L1L2 Blog Exchange Presentation

I gave a presentation at JALT-CALL this past weekend, entitled “Blogging in Two Languages: An International Peer Assistance Exchange”, and I just made a quick VoiceThread version to share online. The project involved the interaction between both native speakers and language learners of English and Japanese in language courses at two universities. Japanese language students from the University of New Hampshire and English language students from the University of Yamanashi collaborated in a blog exchange, where they all created content in their target language while serving as native language consumers and peer-teachers to the other group.The goals were to provide the students with broader access to native input in the target language, create a social learning network to extend the learning beyond the classroom, and help students to start developing a Personal Learning Environment (PLE) to provide a framework for more autonomous language learning.[voicethread b=149376]Just in case you skipped over the presentation, here is a link to the Ning site that I set up to facilitate creating such blog exhchanges for your Japanese or English language learners: L1 L2 Blog Exchange.Questions and/or comments greatly appreciated!

Does speaking English make people happier?

I just came across an interesting site with a “Happiness Map” of the world, and it seems that most of the English speaking countries rank highest. It also seems that both Africa and the old U.S.S.R region have some rather depressing languages…

Happy Map

Certainly, I do not think that the language we use defines our mental health, but I wonder to what degree different languages lean towards positive or negative feelings… I have often heard Japanese people say that it is easier for them to express themselves in English, as they find the language less restrictive socially, but I wonder if any studies have been done on this.

Visit the map in context here.

Blog Readability

I just came across a link to a Blog Readability Test, and decided to test this blog out. While I was there, I decided to test the blog of my English class here at the university. This blog is the work of 12 sophomores and juniors at a Japanese university. They are all Japanese, so English is their second language. Here are the scores that we received…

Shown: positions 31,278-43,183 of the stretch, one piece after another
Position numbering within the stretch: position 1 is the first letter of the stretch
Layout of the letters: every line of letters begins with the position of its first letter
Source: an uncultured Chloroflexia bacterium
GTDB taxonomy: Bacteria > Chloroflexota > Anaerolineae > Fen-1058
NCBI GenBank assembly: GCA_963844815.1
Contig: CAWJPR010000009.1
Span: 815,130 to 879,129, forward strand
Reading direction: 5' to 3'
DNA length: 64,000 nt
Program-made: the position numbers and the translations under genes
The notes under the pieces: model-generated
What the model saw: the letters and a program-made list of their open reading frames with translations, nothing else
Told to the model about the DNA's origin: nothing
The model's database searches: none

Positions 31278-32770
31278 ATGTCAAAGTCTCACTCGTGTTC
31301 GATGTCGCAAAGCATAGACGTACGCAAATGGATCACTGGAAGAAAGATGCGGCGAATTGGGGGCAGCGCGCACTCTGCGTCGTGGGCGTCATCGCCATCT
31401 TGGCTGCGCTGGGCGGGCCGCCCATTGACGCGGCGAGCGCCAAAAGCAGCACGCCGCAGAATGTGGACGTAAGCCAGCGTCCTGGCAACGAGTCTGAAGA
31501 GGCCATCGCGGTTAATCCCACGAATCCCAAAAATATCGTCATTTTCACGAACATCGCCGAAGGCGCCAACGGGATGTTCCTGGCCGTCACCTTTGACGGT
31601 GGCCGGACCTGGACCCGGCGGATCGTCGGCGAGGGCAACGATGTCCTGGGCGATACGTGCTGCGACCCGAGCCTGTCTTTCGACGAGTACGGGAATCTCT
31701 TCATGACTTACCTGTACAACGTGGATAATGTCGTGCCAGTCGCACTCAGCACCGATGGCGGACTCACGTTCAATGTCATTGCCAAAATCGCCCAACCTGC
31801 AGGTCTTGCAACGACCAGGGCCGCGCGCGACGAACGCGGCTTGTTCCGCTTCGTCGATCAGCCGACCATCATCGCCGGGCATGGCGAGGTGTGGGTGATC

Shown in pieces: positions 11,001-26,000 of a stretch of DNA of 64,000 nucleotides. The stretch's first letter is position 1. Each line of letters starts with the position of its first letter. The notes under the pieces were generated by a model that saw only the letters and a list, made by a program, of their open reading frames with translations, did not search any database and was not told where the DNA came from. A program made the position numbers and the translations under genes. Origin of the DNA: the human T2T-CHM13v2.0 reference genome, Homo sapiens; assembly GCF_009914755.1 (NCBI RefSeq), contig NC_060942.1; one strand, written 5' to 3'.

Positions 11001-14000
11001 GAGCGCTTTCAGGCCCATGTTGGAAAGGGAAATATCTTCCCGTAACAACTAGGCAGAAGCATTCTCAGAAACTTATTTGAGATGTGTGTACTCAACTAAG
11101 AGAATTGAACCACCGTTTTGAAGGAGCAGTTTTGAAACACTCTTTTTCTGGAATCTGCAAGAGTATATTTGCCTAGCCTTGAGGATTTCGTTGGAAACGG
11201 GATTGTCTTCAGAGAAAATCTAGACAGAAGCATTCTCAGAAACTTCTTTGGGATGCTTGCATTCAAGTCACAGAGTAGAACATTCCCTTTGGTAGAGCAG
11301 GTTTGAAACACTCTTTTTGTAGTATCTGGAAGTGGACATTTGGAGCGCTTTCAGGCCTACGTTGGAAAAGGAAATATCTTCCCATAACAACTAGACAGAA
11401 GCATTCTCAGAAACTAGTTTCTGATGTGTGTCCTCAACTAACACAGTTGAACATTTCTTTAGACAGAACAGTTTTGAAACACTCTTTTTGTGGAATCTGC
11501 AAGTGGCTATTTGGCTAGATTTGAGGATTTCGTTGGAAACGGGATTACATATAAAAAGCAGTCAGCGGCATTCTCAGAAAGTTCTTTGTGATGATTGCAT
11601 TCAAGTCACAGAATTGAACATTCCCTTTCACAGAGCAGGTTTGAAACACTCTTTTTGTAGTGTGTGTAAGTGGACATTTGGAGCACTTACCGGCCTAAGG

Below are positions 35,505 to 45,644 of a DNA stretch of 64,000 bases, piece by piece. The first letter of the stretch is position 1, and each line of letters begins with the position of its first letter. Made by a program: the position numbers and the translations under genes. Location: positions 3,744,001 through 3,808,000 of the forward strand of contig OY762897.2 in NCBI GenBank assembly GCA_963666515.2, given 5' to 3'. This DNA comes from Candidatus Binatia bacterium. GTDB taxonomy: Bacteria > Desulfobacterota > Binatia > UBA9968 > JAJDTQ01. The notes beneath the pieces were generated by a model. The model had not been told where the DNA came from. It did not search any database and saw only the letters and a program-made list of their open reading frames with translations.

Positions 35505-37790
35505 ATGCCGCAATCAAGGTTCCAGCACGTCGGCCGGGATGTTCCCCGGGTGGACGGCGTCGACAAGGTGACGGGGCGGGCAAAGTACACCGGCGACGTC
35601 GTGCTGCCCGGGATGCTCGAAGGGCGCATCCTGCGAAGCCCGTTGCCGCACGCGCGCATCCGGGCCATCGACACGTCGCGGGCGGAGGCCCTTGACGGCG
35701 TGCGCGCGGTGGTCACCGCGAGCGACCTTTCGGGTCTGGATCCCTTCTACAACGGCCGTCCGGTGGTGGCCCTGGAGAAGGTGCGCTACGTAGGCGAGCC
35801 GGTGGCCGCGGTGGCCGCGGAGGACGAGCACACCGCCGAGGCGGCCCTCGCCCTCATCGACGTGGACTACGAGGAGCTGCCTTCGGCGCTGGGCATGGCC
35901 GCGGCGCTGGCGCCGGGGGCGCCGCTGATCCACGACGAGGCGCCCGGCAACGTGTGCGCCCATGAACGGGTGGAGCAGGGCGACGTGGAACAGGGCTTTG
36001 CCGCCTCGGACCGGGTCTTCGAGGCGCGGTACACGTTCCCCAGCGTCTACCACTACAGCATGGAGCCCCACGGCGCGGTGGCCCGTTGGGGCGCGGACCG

Can you guess which one is for this blog?

Junior High

High School

Well, it seems that I should ask my students to tone it down a bit to make their blog more readable… According to this test, they write at a higher level than I do. I guess I could just take the credit for that ;-), but I think something else is going on here. So I fired up MS Word and decided to test out the readability stats of both blogs using the tools there. Word will test your document for Flesch Reading Ease, and give it a Flesch-Kincaid Grade level.

ETT ReadabilityStats for EdtechTESOL blog.

Student Blog ReadabilityStats for Student blog.

These two screenshots of the statistics from each blog’s front pages tells a different story. According to Word, this blog ranks at about the eighth grade reading level, which is consistent with the previous test, but the student blog ranks at about the sixth grade level. Could the smattering of Japanese words, both in kanji and anglicized versions confused the web tool version? Either way, it is an interesting tool for checking the readability of your blog, but mileage may very…

Via: Thinking Stick

It’s All About the Discussion

As I sit here writing a paper about augmenting textbook-based courses using Moodle, I took a quick break to sift through Google Reader and came across this graphic.

Conversation

It fit right in with what I was writing about, and I couldn’t have said it better.

Source: Indexed (Take the time to peruse this site. There are some great index card graphics there. They remind me of the reason I carry such cards in my pocket all the time. I just wish I did it as well as Jessica does…)

Via:Dangerously Irrelevant

Avoiding Dead End Blogging in the Classroom

Dead EndOne of the great failures of blogging in the classroom is that the blogs rarely extend beyond the semester. Why is this?

I think that most teachers underestimate the blogging process and simply think that students will just do it without proper scaffolding and guidance. This is a great failure, as what this turns into is a simple journal activity done online, which completely ignores the greater possibilities of a learning blog. Why not introduce students to the full blogging cycle of reading -> commenting -> posting -> discussing?